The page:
The Internationalization of B2B Software Startups
A Look at Publicly Listed Cloud Companies’ International Efforts
A few years ago, I joined the board of a software company that had only a few months prior launched their first international office. It became apparent very quickly that the company was under-prepared for the launch, which led to cash being invested in the international efforts in advance of the company being ready for such a major undertaking. The end result was that precious resources were invested without yielding the commensurate return. The experience was not a happy one as you can imagine and in some respects was a “bet the company” endeavour but which we were all able to recover, getting the company back on track and thriving again.
I pushed the team and Board to conduct a retrospective review to learn from our mistakes and ensure success the next time round.
What I learned shocked me. There had been no planning process. No owner of the project. No tests run. No goals set. The company had not even experimented with selling to US customers from Europe before diving headlong into opening an office and staffing it with expensive sales professionals.
I then set out to research what I thought were simple questions:
- Who leads and participates in the creation of the internationalization plan?
- Where do companies go first and how do they decide?
- When do you go?
We quickly found that there was almost no research on the subject and very little anecdotal evidence in the public domain other than the odd blog post (which were typically written by consumer companies). But I did happen to meet Andy Leaver, who in Crane’s opinion, is the Godfather of internationalizing software businesses.
For the last two decades, Andy has been turbo-charging US SaaS companies like SuccessFactors, BazaarVoice, Workday and HortonWorks from domestically focused startups into global companies. He was the person who would launch their first international market (typically into the UK) and subsequently scaled the businesses into numerous new countries across Europe and Asia.
“Localisation is a journey — launch when it is just good enough. Many large SaaS companies launched in EMEA with no data centre and no local language. Make early customers design partners and let them help you in the journey.” — Andy Leaver
Armed with several key lessons from Andy’s career, we started to amass a dataset of key metrics from 69 cloud-based companies that have gone public over the last 20+ years. In our quest to answer our key questions and gather insights and learnings from those who successfully executed their internationalization strategy, we combed through every S-1 or equivalent and spoke with numerous founders and executives from the companies below as well as some of the next generation of companies that will likely go public in the near future.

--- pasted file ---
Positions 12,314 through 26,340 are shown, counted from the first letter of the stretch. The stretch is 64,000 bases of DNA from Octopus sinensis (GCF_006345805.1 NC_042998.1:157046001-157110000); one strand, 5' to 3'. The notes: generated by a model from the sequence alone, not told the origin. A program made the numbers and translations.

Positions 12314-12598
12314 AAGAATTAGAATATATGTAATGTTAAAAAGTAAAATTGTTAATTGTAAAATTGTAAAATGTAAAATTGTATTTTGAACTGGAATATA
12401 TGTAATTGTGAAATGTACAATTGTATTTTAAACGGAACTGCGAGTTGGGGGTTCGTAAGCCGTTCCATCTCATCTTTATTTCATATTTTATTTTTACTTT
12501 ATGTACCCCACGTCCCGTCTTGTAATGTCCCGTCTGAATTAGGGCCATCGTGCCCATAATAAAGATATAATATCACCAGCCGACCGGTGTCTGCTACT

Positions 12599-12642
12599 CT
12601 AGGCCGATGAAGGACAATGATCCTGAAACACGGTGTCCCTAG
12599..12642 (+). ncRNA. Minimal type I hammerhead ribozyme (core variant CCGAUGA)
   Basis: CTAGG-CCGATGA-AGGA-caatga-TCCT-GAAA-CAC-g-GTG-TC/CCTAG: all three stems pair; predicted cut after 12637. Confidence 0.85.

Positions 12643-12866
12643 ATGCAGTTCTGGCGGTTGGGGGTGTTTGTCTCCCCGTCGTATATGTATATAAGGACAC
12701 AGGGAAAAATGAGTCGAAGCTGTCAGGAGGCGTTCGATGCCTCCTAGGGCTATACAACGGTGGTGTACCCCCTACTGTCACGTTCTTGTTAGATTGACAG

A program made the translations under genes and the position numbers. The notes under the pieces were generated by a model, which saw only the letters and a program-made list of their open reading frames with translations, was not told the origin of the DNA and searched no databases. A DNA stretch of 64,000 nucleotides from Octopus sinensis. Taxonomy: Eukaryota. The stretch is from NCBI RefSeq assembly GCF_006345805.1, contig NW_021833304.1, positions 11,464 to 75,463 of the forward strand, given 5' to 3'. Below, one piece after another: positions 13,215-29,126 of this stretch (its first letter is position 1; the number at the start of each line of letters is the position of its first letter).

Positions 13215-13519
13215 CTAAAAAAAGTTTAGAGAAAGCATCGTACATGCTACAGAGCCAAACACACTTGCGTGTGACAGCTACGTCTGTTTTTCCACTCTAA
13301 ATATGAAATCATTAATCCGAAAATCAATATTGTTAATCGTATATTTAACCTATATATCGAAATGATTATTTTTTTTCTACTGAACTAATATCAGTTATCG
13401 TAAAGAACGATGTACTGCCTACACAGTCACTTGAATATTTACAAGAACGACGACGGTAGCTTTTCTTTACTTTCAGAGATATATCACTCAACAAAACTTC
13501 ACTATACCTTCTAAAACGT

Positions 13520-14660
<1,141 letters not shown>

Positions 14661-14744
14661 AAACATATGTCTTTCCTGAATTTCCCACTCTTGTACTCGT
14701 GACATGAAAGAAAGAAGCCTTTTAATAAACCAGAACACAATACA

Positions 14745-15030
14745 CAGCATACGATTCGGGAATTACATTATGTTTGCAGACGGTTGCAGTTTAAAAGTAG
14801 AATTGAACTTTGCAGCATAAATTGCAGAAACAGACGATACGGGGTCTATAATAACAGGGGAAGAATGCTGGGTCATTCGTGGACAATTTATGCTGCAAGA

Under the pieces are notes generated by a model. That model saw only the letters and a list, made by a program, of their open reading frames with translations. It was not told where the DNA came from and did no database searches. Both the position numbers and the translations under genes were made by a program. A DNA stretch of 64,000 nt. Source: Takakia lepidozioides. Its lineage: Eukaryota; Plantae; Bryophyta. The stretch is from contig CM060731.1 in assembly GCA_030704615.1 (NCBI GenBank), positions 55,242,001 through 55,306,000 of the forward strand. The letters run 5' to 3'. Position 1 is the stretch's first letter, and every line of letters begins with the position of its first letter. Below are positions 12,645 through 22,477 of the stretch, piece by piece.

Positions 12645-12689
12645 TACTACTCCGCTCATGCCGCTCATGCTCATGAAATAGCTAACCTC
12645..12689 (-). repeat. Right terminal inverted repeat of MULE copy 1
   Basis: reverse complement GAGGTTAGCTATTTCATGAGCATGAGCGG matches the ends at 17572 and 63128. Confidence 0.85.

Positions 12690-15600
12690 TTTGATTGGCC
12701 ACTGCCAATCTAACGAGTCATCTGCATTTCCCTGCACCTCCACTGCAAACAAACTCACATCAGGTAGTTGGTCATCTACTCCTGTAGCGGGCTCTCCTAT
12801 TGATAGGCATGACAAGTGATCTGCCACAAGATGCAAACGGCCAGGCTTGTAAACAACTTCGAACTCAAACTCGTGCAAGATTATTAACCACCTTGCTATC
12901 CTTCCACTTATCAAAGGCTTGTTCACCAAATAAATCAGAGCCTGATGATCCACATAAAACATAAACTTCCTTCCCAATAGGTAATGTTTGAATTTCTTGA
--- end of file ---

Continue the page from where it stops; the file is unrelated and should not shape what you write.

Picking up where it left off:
Here are some of the findings from our analysis that we found most interesting:
- One in three companies had less than $10m in revenues when they opened their first international office
- Companies are accelerating the pace of going international — the latest cohort of cloud companies (those founded between 2006–2011) launched their first international office around the middle of their third year of operations
- Companies founded outside of the US internationalize faster — typically in year two
- More than 80% of US HQ’d cloud-companies choose London as their first launch city. The second most popular city is Dublin
- Non-US founded companies had a slight preference for the East Coast of the US before moving to San Francisco where they ultimately set-up their US HQ
- 19 companies surpassed $50m in total international revenue in less than 10 years
- The average time for international revenues to constitute ≥10% of total revenues is year six
For founders: we hope you will use this report to better plan your launch into your first new country. We love speaking with folks about to embark on their first international launch or those already knee-deep. So please reach out if you would like to share your experiences or learn more.
Krishna Visvanathan and I would like to give a special thanks to Salesforce Ventures who hosted us at Salesforce Tower in London for the launch of the report. Most of all, we would like to thank the dozens of founders and senior executives that we spoke with over the last few years in compiling this report, Ting Le Deng for his support in accessing pieces of the research and Micha Katz for his feedback on the analysis. Finally, a huge thank you to Andy Leaver and George Coelho for reviewing numerous versions of the report and for sharing countless war stories with us. We look forward to continuing to share our insights on internationalizing enterprise startups.